BBKA fail to act on Small Hive Beetle

There was a depressing inevitability when I heard the news that Small Hive Beetle (SHB) had eventually found its way to Europe with reports that it is established in Italy. Given the severity of risk why isn’t the UK Government announcing a ban on all bee imports from Italy. Maybe a better question is why isn’t the BBKA calling for one?

Small Hive Beetle is indigenous to Africa. In its native habitat the beetle is generally only a problem in failing hives, stronger colonies have the ability to subdue the beetles as African bees have a more aggressive approach to house keeping than their European cousins.

The beetles are able to detect a hive by its scent. Researchers are not sure what scents act as an attractant, maybe the general smells of the hives or even specific bee pheromones. Work in this area may one day produce a lure which can be utilised in traps. Once they have sneaked past the guard bees at the entrance the females search for a safe hiding place in the nooks and crannies of the hive away from the bees to lay her eggs. If detected the bees actually station guards to contain the beetles, keeping them from the stores and brood. The beetles have developed a strategy in which they can ask the bees for food by mimicking the process of rubbing the bees to illicit the passing of food. So whilst imprisoned by the bees they don’t starve, I never fail to be amazed how remarkable bees are!

Left unchecked the beetles eggs eventually hatch into larvae that begin to feed on the stores and brood in the comb; destroying the comb as they burrow through it. If the colony is strong the bees with either imprison within the hive or chase the beetles out of their house before the process becomes too destructive. Otherwise the stores decay forming a foul smelling sticky soup of rotting stores and beetle larvae faeces. Once the beetle larvae is finished feeding they leave the hive to borrow into nearby soil to pupate. This whole process takes around three weeks.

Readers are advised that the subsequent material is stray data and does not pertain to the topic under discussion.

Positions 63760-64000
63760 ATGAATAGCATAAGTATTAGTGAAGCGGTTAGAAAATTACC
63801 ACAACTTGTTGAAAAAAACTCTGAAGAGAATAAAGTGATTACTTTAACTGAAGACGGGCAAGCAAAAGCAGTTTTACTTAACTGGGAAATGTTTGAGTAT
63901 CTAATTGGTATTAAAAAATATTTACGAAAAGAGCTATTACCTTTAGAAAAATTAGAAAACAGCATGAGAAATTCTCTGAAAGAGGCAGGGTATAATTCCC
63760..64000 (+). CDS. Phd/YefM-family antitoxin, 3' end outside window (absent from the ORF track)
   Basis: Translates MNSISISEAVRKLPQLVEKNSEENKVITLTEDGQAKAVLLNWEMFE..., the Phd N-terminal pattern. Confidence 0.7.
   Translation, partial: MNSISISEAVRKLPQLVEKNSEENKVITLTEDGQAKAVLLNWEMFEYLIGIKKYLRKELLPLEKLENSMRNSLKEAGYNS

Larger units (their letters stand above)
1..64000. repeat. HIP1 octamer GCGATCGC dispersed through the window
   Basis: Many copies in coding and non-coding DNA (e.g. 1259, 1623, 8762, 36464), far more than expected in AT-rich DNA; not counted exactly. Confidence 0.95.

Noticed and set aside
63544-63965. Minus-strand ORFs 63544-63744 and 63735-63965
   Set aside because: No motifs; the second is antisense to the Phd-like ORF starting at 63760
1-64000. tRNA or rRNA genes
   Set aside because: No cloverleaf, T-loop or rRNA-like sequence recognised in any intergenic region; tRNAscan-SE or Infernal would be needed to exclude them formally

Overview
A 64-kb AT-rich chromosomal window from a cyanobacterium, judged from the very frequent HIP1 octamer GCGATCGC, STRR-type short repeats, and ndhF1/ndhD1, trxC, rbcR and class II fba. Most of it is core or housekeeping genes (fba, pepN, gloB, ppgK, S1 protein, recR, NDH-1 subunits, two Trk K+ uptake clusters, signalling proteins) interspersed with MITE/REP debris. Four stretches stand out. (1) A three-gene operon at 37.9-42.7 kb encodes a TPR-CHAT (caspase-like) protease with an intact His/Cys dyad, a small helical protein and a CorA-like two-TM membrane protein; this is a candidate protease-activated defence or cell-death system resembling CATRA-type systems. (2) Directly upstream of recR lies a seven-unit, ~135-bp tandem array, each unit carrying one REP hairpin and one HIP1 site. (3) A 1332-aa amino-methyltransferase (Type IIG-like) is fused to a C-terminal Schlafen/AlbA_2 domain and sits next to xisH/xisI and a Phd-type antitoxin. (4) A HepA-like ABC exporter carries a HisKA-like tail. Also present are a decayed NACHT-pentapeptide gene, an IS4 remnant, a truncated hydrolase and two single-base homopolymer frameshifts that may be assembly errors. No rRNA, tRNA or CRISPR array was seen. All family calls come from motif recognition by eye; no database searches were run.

In Australia and the USA where they have been introduced the Small Hive Beetle has caused considerable damage in European Honey Bees apiaries. Although ever adaptive bee-keepers have now developed strategies such as traps, treatments, modified management techniques and work on breeding bees with stronger house keeping behaviours – all of which help reduce the impact of SHB within the hives.

I’m curious why neither the UK Government nor the BBKA have called for a ban. Although in the long term it’s highly likely that SHB will one day make its way to the UK no matter what precautions we take to prevent it. However; even DEFRA say that the movement of commercially breed bee stocks is the most likely mechanism SHB will enter Britain:

These conclusions are based on a £30,000 study funded by DEFRA in 2010 which identified these eight pathways. Moreover almost all bee imports from outside the EU are already banned for the sole reason to prevent the spread of pests and diseases that threaten European bee stocks.

Remarkably in response to a emergency motion laid down by the West Sussex Beekeepers Association which proposes:

Number 2015/16
Nominating Association West Sussex
Seconding Association Awaited

Following the discovery of Small Hive Beetle, Aethina tumida, (SHB) in Italy in September 2014 this ADM instructs BBKA to urgently seek a ban on the importation of bees and unprocessed bee products into the UK.

Supporting Notes

SHB was discovered in Italy in September 2014. In a short time it was confirmed in over 30 apiaries, showing how easily it can be spread undetected. Italy exports bees and queens to a large number of countries, including the UK, so the threat can be from anywhere. Attempts to control the spread of SHB have failed in all countries it has reached so far, so we can assume the same will happen in the UK. It is likely to spread in advance of detection.

Although SHB may be spread on fruit the one certain way is on bees. In the USA the spread was through packages and migratory beekeeping, the introduction into Canada in unprocessed beeswax.